Inviting Disaster: Lessons from the Edge of Technology

Inviting Disaster: Lessons from the Edge of Technology

by James R. Chiles

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Combining captivating storytelling with eye-opening findings, Inviting Disaster delves inside some of history's worst catastrophes in order to show how increasingly "smart" systems leave us wide open to human tragedy.

Weaving a dramatic narrative that explains how breakdowns in these systems result in such disasters as the chain reaction crash of the Air


Combining captivating storytelling with eye-opening findings, Inviting Disaster delves inside some of history's worst catastrophes in order to show how increasingly "smart" systems leave us wide open to human tragedy.

Weaving a dramatic narrative that explains how breakdowns in these systems result in such disasters as the chain reaction crash of the Air France Concorde to the meltdown at the Chernobyl Nuclear Power Station, Chiles vividly demonstrates how the battle between man and machine may be escalating beyond manageable limits — and why we all have a stake in its outcome.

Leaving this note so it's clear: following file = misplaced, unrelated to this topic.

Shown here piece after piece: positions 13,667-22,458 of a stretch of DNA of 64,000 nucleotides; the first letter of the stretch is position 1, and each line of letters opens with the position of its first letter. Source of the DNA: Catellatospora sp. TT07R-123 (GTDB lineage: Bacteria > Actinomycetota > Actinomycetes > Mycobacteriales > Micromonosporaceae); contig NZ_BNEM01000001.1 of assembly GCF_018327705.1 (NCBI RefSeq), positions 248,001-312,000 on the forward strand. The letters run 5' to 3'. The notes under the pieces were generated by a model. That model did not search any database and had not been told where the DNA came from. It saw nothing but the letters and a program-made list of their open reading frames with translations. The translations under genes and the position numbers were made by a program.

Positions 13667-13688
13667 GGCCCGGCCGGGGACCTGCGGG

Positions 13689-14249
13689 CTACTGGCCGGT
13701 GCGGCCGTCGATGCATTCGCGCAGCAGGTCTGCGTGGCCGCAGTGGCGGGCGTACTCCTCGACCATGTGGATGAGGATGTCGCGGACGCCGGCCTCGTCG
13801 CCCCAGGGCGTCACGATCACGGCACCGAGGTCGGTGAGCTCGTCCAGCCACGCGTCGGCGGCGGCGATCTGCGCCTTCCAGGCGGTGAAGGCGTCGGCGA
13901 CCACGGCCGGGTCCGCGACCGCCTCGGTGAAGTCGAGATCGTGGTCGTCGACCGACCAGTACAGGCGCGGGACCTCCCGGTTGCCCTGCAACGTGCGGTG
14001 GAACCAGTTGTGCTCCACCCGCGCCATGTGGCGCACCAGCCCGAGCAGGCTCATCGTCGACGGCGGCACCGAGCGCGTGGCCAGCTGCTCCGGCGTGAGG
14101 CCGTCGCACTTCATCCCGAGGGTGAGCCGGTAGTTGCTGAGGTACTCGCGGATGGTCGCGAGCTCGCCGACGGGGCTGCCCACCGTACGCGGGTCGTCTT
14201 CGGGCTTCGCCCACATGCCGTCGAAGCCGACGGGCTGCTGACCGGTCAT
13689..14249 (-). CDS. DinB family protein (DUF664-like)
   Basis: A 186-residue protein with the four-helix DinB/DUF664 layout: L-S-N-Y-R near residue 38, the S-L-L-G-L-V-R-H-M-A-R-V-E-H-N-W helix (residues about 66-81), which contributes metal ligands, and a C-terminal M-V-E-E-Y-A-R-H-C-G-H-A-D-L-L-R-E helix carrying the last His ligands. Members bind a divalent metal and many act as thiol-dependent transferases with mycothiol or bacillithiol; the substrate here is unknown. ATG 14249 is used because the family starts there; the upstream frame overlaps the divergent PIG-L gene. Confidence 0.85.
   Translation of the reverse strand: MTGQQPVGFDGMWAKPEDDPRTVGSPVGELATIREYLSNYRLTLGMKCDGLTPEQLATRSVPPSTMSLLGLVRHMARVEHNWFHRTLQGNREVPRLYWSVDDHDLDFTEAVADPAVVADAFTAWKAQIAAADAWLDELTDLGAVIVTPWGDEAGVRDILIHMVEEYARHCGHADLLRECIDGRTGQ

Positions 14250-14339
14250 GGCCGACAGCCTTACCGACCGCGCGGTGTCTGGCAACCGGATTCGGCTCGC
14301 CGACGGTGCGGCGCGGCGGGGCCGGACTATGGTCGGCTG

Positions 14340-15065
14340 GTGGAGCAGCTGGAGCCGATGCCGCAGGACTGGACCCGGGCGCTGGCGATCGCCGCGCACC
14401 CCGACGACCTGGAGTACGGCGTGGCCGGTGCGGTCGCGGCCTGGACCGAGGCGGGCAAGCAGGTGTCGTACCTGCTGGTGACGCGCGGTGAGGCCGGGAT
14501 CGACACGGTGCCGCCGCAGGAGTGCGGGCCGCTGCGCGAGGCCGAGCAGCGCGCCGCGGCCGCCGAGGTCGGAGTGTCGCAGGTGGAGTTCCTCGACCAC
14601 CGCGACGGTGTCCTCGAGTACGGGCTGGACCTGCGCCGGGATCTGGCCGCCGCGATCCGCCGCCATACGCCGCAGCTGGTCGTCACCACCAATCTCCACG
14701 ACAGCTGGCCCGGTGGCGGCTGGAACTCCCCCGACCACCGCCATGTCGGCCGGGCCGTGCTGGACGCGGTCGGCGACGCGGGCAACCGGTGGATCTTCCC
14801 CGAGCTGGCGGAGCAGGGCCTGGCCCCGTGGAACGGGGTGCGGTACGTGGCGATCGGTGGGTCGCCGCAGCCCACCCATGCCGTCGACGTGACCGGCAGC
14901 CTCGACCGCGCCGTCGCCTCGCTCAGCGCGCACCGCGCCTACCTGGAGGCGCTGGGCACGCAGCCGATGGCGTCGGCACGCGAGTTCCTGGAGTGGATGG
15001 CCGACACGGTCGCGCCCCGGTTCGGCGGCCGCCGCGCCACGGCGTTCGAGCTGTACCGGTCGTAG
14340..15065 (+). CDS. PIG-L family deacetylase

Included in this edition is a special introduction providing a behind-the-scenes look at the World Trade Center catastrophe. Combining firsthand accounts of employees' escapes with an in-depth look at the structural reasons behind the towers' collapse, Chiles addresses the question, Were the towers "two tall heroes" or structures with a fatal flaw?

Editorial Reviews

Library Journal
Anyone who's been caught in a traffic jam caused by an accident can attest to what seems to be a universal fascination with disaster. While an engaging topic does not guarantee a good book, this volume on the conflicts between machines and humans is accessible and free of excessive technical jargon. This is not a Luddite's call for a return to the days before complicated technology but a careful examination of various disasters such as Chernobyl, Three Mile Island, the Space Shuttle, and an assortment of industrial and airline accidents and how they might have been prevented. While not all accidents can be avoided, Chiles shows how a large number of them could have been. Chiles contributes regularly to Smithsonian magazine, Audubon, and Air & Space, and the level and style of writing exhibited in these publications is maintained in this text. Highly recommended for academic and public libraries. James Olson, Northeastern Illinois Univ. Lib., Chicago Copyright 2001 Cahners Business Information.
Kirkus Reviews